George Chapman is known today as a translator of Homer and as the author of dark tragedies such as Bussy D'Ambois. An Humorous Day's Mirth, written in 1597, was one of the most popular plays of the Elizabethan era. Not only was Chapman's play the Rose Theatre's greatest box-office success of that year, but it also presented an entirely new type of comedy, one that has profoundly influenced comic writing up to the present day. This play is the English theatre's first 'comedy of humours', in which the attitudes, behaviour, and social pretensions of contemporary men and women are satirised. Charles Edelman's is the first fully annotated, modern spelling edition of this long-neglected play. In his extensive introduction and commentary, Edelman discusses the intellectual, philosophical and theatrical background to Chapman's comedy, and shows that An Humorous Day's Mirth would delight the readers and audiences of today as much as it did those in 1597.
Charles Edelman is an Honorary Senior Fellow at Edith Cowan University
GENERAL EDITORS' PREFACE ACKNOWLEDGEMENTS EDITIONS, REFERENCES, ABBREVIATIONS Previous Editions Editions and Textual Studies Collated, in Chronological Order Editions of Early Modern Dramatic Works cited in Commentary Other Primary Works Cited in Commentary Secondary Works Cited in Commentary Abbreviations: Notes and collation INTRODUCTION The Rose's New Hit A Typical London Day The Philosophy of Mirth The Four Humours The Humours and the soul Melancholy A Comedy of Manners From Page to Stage The Text Conclusion AN HUMOROUS DAY'S MIRTH APPENDIX Dowsecer's Defence of Cosmetics (7.00-00)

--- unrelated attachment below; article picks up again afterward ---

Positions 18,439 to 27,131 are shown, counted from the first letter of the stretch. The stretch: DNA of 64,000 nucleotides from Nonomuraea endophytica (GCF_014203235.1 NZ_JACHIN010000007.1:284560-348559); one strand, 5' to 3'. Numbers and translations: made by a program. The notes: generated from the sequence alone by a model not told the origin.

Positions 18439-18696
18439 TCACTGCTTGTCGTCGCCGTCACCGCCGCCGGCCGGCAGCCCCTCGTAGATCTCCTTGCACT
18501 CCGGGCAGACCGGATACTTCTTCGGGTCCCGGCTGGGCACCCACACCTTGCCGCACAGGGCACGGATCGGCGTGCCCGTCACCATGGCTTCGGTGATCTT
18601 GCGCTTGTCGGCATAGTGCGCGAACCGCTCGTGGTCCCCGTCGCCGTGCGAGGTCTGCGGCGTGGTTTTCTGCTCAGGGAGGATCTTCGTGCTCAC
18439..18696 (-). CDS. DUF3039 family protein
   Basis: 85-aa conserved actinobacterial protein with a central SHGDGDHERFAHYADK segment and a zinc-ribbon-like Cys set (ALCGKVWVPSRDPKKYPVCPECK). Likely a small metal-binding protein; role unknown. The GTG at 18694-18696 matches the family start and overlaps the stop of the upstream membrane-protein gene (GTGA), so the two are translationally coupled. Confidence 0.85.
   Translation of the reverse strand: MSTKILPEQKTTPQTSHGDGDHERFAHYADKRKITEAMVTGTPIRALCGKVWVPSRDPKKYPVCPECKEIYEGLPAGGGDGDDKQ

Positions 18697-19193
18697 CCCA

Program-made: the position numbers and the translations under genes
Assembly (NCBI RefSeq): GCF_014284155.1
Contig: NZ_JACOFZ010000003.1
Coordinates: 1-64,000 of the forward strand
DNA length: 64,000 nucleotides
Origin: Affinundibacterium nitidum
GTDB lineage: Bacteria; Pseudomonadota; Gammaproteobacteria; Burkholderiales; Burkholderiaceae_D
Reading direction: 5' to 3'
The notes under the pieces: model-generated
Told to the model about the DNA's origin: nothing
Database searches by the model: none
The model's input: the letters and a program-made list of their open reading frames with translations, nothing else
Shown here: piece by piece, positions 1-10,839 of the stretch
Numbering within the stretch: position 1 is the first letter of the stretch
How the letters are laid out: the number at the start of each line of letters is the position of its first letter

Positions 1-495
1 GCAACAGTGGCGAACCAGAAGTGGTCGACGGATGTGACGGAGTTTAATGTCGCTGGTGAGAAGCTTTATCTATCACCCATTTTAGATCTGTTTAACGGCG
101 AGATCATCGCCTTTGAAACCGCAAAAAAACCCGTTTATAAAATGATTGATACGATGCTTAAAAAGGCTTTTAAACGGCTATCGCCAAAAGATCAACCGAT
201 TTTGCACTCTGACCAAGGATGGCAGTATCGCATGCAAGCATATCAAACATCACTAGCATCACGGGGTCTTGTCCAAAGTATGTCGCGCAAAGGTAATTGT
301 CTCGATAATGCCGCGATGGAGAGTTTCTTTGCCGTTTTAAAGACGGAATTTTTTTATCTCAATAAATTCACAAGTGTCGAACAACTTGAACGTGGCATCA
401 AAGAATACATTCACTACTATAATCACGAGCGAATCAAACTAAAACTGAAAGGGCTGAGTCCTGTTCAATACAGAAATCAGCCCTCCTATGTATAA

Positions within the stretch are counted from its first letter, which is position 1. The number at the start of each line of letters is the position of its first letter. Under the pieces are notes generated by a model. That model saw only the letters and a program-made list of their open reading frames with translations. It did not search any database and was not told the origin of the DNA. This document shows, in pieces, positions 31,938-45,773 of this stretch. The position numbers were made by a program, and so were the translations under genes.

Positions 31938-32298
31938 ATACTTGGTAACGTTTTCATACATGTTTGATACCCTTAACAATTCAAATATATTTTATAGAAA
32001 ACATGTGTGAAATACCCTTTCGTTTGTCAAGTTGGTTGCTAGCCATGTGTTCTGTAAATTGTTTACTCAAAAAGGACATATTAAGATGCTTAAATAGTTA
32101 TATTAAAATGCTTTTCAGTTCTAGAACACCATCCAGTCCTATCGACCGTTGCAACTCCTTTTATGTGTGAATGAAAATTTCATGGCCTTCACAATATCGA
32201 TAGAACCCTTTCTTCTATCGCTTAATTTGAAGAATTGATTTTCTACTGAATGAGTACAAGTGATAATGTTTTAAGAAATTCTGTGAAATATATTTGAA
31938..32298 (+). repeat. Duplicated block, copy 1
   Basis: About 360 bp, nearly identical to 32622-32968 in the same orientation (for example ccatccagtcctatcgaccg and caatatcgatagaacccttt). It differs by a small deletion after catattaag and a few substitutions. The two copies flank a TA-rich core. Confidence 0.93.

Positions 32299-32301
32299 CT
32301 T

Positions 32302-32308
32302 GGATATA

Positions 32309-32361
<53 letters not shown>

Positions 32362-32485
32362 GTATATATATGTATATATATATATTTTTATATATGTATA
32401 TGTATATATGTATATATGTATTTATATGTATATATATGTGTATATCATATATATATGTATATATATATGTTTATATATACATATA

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- ID: 9780719075742
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